I try not to get too worked up over other bloggers' behavior. If you want to throw up a generic Wordpress template with a creditcards.com affiliate link, you'll never hear a peep out of me.
Of course, I make an exception for the very small number of credit card affiliate bloggers who dominate the credit card affiliate space, because the nature of the internet tends to concentrate their popularity and wealth far beyond their contributions to the genre. So when a Thought Leader From Behind misbehaves, I'll sometimes throw out some well-deserved snark on Twitter.
Yesterday was interesting
I spent most of the day yesterday in the car, so it wasn't until I got home in the afternoon that I discovered that a minor affiliate blogger had written a post describing how, in the course of manufacturing spend, she was splitting up and concealing money order deposits in order to avoid federal transaction reporting requirements.
The internet being the internet, the comments section of that post exploded with criticism, mockery, and derision. Likewise apparently the entire Twitter travel hacking community chimed in on various sides of both the substantive question of whether what she was describing was the federal crime of structuring and with more emotionally-charged personal attacks.
Individual responsibility is a weird concept
Two sentiments stood out to me in the course of that wide-ranging conversation. First, in two tweets Matt from Saverocity tried to explain to the blogger that she needed to "stop arguing and start thinking if your post can do harm to your readers" and then reiterated "This isn't about you."
The second sentiment that stood out to me was that the blogger wasn't responsible for what her readers did, and that it's everyone's individual responsibility to do their own research to determine if what they're doing is legal or not. That's something I see frequently when larger affiliate bloggers are criticized for peddling bad advice: readers have only themselves to blame if they follow the advice of these jet-setting clowns.
There's an obvious tension between those two sentiments: either we are in a constant war of all against all and answer to no one, or we're responsible for the consequences of our actions — particularly when they cause harm to others.
If you know anything about me, you can guess I fall on the side of taking responsibility for the consequences of our actions.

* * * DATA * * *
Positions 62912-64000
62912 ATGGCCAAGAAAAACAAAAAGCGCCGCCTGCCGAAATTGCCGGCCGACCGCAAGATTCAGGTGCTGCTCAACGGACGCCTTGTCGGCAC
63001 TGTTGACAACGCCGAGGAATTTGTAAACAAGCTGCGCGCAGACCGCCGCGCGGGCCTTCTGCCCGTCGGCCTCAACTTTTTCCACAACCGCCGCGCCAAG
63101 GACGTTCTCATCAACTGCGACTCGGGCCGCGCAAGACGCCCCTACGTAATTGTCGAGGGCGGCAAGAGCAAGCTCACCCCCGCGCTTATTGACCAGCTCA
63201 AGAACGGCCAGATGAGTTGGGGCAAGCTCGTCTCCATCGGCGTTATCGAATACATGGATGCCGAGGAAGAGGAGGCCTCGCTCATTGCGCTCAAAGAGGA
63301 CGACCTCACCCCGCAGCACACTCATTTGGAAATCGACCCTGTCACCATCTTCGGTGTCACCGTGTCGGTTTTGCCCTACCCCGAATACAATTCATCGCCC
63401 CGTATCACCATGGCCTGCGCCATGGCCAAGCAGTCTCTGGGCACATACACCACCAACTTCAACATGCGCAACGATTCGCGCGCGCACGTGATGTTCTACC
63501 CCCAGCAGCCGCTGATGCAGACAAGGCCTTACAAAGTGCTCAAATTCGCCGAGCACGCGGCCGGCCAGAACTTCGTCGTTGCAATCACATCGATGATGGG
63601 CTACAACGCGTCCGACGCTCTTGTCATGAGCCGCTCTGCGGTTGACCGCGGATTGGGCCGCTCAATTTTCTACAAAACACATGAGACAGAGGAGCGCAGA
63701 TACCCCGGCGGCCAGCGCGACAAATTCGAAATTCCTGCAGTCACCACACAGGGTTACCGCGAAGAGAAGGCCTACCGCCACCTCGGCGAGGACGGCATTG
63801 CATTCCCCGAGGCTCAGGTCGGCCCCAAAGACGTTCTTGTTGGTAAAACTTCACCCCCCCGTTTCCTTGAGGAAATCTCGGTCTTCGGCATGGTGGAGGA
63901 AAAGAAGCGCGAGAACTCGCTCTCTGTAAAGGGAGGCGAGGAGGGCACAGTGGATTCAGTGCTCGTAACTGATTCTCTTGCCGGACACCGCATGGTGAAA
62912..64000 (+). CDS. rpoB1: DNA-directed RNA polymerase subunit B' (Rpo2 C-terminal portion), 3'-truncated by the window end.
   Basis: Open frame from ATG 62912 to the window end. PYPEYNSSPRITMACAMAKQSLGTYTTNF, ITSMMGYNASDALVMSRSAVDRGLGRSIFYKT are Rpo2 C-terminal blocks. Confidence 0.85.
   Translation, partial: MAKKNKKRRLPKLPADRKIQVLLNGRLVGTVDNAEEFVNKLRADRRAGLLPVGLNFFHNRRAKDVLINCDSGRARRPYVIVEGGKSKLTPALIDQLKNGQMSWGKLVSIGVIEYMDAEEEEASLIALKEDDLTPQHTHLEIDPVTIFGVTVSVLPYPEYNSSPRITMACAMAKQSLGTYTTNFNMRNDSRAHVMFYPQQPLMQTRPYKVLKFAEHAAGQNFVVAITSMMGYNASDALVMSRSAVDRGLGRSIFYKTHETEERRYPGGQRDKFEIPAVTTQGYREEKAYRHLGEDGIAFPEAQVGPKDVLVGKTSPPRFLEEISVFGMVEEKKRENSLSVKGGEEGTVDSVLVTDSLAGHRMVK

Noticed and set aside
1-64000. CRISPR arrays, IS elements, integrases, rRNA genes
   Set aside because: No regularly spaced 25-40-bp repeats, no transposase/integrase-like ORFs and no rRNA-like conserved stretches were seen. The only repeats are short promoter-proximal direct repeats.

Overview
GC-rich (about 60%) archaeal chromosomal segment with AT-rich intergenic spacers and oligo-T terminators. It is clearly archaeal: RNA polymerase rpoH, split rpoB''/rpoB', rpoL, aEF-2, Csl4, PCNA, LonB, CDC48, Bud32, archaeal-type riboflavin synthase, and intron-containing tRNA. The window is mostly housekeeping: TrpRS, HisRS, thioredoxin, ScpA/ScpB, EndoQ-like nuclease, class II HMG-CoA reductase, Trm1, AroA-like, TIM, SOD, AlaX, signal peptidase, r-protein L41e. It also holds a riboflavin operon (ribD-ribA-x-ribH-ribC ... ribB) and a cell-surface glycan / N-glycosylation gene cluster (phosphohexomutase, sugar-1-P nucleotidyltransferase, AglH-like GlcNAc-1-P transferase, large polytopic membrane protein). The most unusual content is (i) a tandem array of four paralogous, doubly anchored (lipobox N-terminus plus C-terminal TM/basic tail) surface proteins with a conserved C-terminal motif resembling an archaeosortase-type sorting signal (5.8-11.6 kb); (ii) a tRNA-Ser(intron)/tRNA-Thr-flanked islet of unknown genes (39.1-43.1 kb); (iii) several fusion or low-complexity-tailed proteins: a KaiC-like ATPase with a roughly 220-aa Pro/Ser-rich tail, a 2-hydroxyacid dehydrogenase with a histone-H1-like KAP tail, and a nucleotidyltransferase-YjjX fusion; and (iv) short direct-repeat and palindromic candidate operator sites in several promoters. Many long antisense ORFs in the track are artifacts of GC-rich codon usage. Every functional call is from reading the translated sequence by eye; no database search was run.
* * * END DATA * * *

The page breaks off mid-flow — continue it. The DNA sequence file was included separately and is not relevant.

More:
People have been recording their thoughts, ideas, and experiences for a long time in private and professional journals, diaries, and logs. And a diarist who never publishes a word of her diary really can write anything they want and answer to no one!
But publishing those logs online, and especially doing so for commercial purposes, moves you into the public sphere and embeds you in a community of people. To then suggest that you're not accountable to anyone for anything you write, and placing the onus of judgment entirely on your readers, strikes me as a deeply cynical approach to life.
The blogger's aggressive reaction to criticism treated that criticism as a personal attack on her strong lady blogger identity. But Matt wasn't trying to convince her to get married, pregnant, and join the PTA; he was trying to convince her to take responsibility for correcting her error as quickly as possible, to avoid additional harm to innocent people who might take her advice at face value!
There are as many different approaches to travel hacking as there are travel hackers, and it's not surprising that different bloggers will take a variety of different approaches. In that context I think everyone has responsibilities: bloggers should exercise judgment in putting their readers' interests first, and readers should exercise judgment in both identifying and sharing the blogs they find helpful and steering others away from blogs that are mercenary, unhelpful, or, as in this case, downright dangerous.